There were activities available for the coming days, although they were so expensive that upon discussing it after dinner in the bar, it seemed most people would not be doing anything. Snorkelling was something I had wanted to do in the lake, but the price they went with from this location was 80 USD per person for half a day. Horseback riding was available but was priced at 200 USD for 1 hour, which is very expensive even for Danish standards. It seems we’ll have 3 nights, 2 days here where we won’t be doing anything special.
I was looking forward to Malawi and seeing the lake but as of right now I’m a bit disappointed that this is the place that the tour company chose to have us camp for 3 nights, as I am sure after some research that there are places that are a bit more attractive and reasonably priced. I guess I’ll see in the next few days how I feel about it. I’m sure the country is wonderful and the local people, too. I’m just not good at doing ‘nothing’ while I’m away on holiday.
The People of Ngala
(Saturday 20th October, 2018)
Before noon today we had a walk in the local village of Ngala on the schedule. Our local guide showed up at the lodge and picked us up. He lives in the village himself and therefore is perfect for showing us around.
At first we walked up to where the local market is taking place. Basically, it is an installation of some wooden tables under an intermittent roof made up of a mix of straw and plastic bags. There were a lot of empty tables at the market today, although there were some women selling tomatoes and dried fish which seem similar to sardines.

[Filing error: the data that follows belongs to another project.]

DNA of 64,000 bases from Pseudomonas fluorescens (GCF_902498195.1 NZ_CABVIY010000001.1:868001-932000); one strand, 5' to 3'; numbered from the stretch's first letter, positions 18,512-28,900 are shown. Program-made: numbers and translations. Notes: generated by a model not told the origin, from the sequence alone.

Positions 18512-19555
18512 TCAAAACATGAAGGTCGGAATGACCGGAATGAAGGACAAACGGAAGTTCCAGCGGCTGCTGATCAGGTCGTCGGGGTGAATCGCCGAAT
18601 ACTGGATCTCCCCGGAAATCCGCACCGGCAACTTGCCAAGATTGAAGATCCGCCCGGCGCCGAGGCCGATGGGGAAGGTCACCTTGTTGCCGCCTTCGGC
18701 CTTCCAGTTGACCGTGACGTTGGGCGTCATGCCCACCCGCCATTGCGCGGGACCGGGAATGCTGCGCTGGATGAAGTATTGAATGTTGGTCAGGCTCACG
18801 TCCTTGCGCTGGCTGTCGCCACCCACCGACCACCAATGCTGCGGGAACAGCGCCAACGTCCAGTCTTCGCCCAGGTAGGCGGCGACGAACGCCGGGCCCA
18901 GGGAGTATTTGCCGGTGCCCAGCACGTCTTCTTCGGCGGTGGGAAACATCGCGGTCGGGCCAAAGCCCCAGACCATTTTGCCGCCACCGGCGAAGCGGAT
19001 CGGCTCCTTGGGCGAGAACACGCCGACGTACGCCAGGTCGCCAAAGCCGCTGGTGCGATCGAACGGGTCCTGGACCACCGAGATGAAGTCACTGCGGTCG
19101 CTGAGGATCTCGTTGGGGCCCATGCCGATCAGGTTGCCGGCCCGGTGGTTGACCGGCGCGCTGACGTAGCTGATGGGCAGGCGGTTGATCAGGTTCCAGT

As we were walking around we attracted the attention of the children in the village, who tended to come running at us full speed to then grab onto our hands and walk with us. Those who knew English would try some light conversation. Some of them were almost begging to have their picture taken (to which of course the group obliged). The guide had told us before the walk that he’d give us his e-mail address so that we could send him any pictures we took of the people in the village so he could print them and hand them out to the right people. Therefore, most of the villagers were happy to be in our photographic shots.
Next stop was at the local school, situated a bit further from the shore. Close to the school they had also placed the village water pump which had been installed there by volunteers. A lot of children were hanging around the area even though there is no school on Saturdays. Every place we walked by, a new group of children would show up and ask for our attention and grab our hands, and near the school we really got flocked. We were definitely the ones on display, feeling rather like the observed than the observers – which is a lovely thing! Although observed and observers sounds too passive, because we were all up close and personal with those kids and we were welcomed without any hesitation.
The school consisted of a few different, separate buildings with very basic classrooms and a headmaster’s house + a room functioning as the headmaster’s office. The headmaster talked to us about the school while we were sitting on hard wooden benches in one of the small, hot class rooms. The village is home to about 5000 people and the school has around 500 students. Out of those, a staggering 300-something are in the same class – and they only have 1 teacher for this class! In total, the school has 6 teachers, including the headmaster. While it is not compulsory for children to go to school in Malawi, most parents want their child to be able to read and write and thus send them to school.
After 8th grade there’s an examination and if the student does well there, they may be selected for secondary school. However, only primary school is free so parents would have to pay for the 4 years of secondary school, which is not always an option for them. If after those 4 years you do well at the next examination, you may get selected to go to college or university.